All of our identities are constantly intersecting, and can inspire our work and life focus, as it did for Sylvia. For instance, maybe you are a student and LGBT, and those identities, and the experiences that you have because of them, inspire you to lead a GSA in your school. You can't separate the two identities and nor should you.
We should celebrate the intersection of Hispanic Heritage Month and GLBT History month by seeing how our identities complement one another. Let’s not honor the events separately. Let’s honor them together and see how each can make the other more powerful.
>Dear GLSEN friends and colleagues:
I imagine that you are aware of recent coverage of renewed attacks on GLSEN’s founder, Kevin Jennings, now serving as the Assistant Deputy Secretary of Education for the Office of Safe and Drug Free Schools.
For the most part, coverage of these attacks has focused on the ongoing battle between conservative activists and the Obama administration. I want you all to be aware of another critical aspect of this story, one that has not received sufficient public attention, but that has been very important to me as we monitor the situation.
As old news has been recycled into current controversy, those who actually know Kevin and GLSEN and understand the nature and purpose of our work have risen to Kevin’s defense, speaking out about the importance and positive impact of our efforts on behalf of American students.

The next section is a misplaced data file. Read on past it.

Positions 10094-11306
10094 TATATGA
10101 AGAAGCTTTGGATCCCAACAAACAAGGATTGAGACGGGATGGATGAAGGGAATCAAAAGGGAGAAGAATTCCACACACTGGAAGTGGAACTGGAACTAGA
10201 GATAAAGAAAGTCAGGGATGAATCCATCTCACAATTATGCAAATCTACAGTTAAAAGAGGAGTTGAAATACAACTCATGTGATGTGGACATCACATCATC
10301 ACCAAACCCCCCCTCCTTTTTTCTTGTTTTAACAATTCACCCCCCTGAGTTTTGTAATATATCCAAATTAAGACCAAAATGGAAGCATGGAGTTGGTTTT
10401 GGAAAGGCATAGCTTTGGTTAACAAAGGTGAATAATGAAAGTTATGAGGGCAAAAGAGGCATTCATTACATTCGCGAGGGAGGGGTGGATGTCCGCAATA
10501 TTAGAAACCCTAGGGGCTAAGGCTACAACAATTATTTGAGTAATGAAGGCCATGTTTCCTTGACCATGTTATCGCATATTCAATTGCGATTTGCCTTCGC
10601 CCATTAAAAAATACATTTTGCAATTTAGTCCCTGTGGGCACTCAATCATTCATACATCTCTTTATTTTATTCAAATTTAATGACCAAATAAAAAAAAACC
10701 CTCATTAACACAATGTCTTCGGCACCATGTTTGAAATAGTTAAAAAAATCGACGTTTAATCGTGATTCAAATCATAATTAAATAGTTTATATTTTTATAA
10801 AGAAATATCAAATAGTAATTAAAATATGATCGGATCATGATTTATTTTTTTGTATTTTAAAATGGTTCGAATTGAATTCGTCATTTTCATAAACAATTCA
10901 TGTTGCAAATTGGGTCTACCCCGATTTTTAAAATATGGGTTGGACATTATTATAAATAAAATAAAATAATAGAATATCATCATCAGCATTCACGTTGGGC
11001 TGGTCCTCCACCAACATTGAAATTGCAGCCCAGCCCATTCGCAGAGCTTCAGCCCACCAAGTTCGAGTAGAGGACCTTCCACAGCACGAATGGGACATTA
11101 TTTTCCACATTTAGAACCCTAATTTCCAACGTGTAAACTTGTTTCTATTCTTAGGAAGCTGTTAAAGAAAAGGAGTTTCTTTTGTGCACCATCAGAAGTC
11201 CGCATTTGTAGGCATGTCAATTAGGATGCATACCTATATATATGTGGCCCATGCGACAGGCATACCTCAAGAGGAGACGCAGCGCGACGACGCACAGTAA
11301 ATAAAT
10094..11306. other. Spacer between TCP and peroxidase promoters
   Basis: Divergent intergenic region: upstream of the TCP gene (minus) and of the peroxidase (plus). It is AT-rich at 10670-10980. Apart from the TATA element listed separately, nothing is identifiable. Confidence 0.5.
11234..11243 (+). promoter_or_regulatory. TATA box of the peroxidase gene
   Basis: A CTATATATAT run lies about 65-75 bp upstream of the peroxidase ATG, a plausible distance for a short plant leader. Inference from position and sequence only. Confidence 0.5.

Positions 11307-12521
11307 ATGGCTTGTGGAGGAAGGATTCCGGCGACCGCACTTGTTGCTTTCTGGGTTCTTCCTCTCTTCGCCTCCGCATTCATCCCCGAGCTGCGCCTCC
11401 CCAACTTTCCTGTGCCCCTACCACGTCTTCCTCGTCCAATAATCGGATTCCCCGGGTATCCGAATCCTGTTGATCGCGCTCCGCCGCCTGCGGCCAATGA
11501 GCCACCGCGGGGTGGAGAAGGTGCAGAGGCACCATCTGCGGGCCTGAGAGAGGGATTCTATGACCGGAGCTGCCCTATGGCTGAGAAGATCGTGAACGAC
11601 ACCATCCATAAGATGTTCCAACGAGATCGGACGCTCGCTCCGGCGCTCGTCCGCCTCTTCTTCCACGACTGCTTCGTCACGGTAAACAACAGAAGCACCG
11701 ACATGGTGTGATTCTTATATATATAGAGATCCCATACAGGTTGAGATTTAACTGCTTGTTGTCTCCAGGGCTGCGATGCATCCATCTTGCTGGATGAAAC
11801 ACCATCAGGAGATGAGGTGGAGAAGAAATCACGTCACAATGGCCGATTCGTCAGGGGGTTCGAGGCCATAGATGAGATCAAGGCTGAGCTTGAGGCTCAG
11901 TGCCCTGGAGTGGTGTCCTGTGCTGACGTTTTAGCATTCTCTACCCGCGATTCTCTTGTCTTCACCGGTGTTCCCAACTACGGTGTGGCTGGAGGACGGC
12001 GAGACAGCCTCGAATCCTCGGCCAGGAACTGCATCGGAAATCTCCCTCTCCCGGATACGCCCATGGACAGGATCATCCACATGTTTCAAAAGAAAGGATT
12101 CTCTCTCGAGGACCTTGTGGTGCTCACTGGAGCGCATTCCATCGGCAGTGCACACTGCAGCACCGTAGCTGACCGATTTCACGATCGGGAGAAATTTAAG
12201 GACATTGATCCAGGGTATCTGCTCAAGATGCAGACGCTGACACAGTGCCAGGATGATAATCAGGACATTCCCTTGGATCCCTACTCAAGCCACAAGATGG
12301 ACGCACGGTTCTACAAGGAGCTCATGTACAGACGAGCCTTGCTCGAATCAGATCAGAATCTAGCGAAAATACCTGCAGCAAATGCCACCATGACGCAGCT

Public statements from some of our long-time partners in the education world can be found via these links:
National Association of School Psychologists Learning First Alliance National Education Association National Association of Secondary School Principals Council for Exceptional Children Social Workers Association of America American Federation of Teachers
In the midst of all of this, I take heart in the fact that we are making a positive difference in the lives of young people everywhere – and that anyone who actually knows our work and cares about this nation’s schools is well aware of that fact. At GLSEN we are focused on making a difference for young people, contributing to better educational outcomes and to realizing our vision of a better future for all students.
I thank you so much for your support, both now and throughout GLSEN’s history.
Eliza Byard, PhD
Should you have any questions about the specific attacks against Kevin, Media Matters for America has been factually reporting the story, checking the facts and posting them as the right-wing attacks shift from one inaccurate charge to another. For crucial information regarding the truth, visit: Media Matters
HBO executive Michael Lombardo (right), who accepted the Corporate Role Model Respect Award on HBO's behalf, with "True Blood" creater Alan Ball and stars Sam Trammell (left) and Michelle Forbes.